Document Type: Original Article

Authors

1 Dept. of Oral and Maxillofacial Radiology, Biomaterials Research Centre, School of Dentistry, Shiraz University of Medical Sciences, Shiraz, Iran.

2 Orthodontic Research Centre, Dept. of Orthodontics, School of Dentistry, Shiraz University of Medical Sciences, Shiraz, Iran.

3 Student of Dentistry, Students’ Research Committee, School of Dentistry, International branch, Shiraz University of Medical Sciences, Shiraz, Iran.

4 Postgraduate Student, Dept. of Oral and Maxillofacial Radiology, School of Dentistry, Shiraz University of Medical Sciences, Iran.

5 Dental Research Development Centre, School of Dentistry, Shiraz University of Medical Sciences, Shiraz, Iran.

6 Postgraduate Student of Orthodontics, Dept. of Orthodontics, School of Dentistry, Shiraz University of Medical Sciences, Iran.

Abstract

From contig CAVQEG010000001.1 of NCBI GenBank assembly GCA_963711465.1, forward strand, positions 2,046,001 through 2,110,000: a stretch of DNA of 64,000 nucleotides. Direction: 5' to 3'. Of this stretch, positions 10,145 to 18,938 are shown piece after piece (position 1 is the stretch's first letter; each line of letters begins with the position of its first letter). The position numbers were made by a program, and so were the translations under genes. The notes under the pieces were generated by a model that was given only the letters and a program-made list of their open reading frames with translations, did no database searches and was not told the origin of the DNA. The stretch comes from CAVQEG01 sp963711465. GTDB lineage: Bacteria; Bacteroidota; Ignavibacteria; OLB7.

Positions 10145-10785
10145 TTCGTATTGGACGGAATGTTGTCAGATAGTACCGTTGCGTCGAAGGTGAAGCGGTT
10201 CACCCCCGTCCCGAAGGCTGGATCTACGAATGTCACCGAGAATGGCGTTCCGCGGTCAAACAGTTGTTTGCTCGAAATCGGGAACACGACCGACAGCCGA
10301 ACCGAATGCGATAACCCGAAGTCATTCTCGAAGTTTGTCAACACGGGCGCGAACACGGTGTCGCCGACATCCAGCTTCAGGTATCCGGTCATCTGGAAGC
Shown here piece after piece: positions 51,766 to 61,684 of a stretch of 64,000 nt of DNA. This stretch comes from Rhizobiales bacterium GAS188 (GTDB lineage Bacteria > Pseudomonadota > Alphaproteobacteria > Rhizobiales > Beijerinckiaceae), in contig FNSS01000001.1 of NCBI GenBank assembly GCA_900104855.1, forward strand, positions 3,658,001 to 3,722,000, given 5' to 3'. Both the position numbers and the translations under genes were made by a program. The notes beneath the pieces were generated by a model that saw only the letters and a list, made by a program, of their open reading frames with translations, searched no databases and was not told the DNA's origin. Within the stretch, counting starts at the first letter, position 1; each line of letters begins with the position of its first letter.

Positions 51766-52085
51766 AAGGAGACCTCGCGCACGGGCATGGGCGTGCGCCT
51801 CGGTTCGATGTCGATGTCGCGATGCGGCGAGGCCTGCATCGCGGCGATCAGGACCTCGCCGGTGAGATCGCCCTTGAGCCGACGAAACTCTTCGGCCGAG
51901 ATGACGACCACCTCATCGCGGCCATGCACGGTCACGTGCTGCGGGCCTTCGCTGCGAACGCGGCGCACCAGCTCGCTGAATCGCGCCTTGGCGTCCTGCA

Statement of the Problem: Temporomandibular joint disorders (TMD) may show a poor correlation between their clinical findings and radiological characteristics.Purpose: The aim of this study was to assess the osseous alterations of temporomandibular joint (TMJ) in symptomatic and asymptomatic subjects by employing cone beam computed tomography (CBCT) images.Materials and Method: In this study, CBCT images of 120 temporomandibular joints in 30 patients with TMJ disorder and 30 age- and sex-matched individuals without TMJ complaints were evaluated. Osteoarticular derangements of the joint were assessed by two experienced examiners. Data was statistically analyzed with SPSS software using chi-square test (p <0.05). Results: Out of 120 CBCT images (60 in each group), at least one osseous change was observed in 90% and 86.7% joints in symptomatic and asymptomatic subjects, respectively. There were no significant differences between symptomatic and asymptomatic subjects regarding frequency of osteoarticular changes including flattening (73.3% vs. 75%), irregularity (36.7% vs. 48.3%), sclerosis (20% vs. 8.3%), cyst (3.3% vs. 3.3%), erosion (13.3% vs. 21.7%), hypoplasia (3.3% vs. 5%), ankylosis (1.7% vs. Zero), osteophyte (43.3% vs. 40%), decrease joint space (3.3% vs. 3.3%), and increase joint space (5% vs. 5%). (p> 0.05)Conclusion: By employing CBCT as a modern diagnostic imaging tool, findings of this study revealed that the frequency of various temporomandibular joint alterations on CBCT images is comparable in patients with and without TMD complaints, suggesting that some people with TMJ structural damage may not display clinical manifestations. Moreover, CBCT imaging might not be necessary for TMD patients and more attention should be given to clinical examination.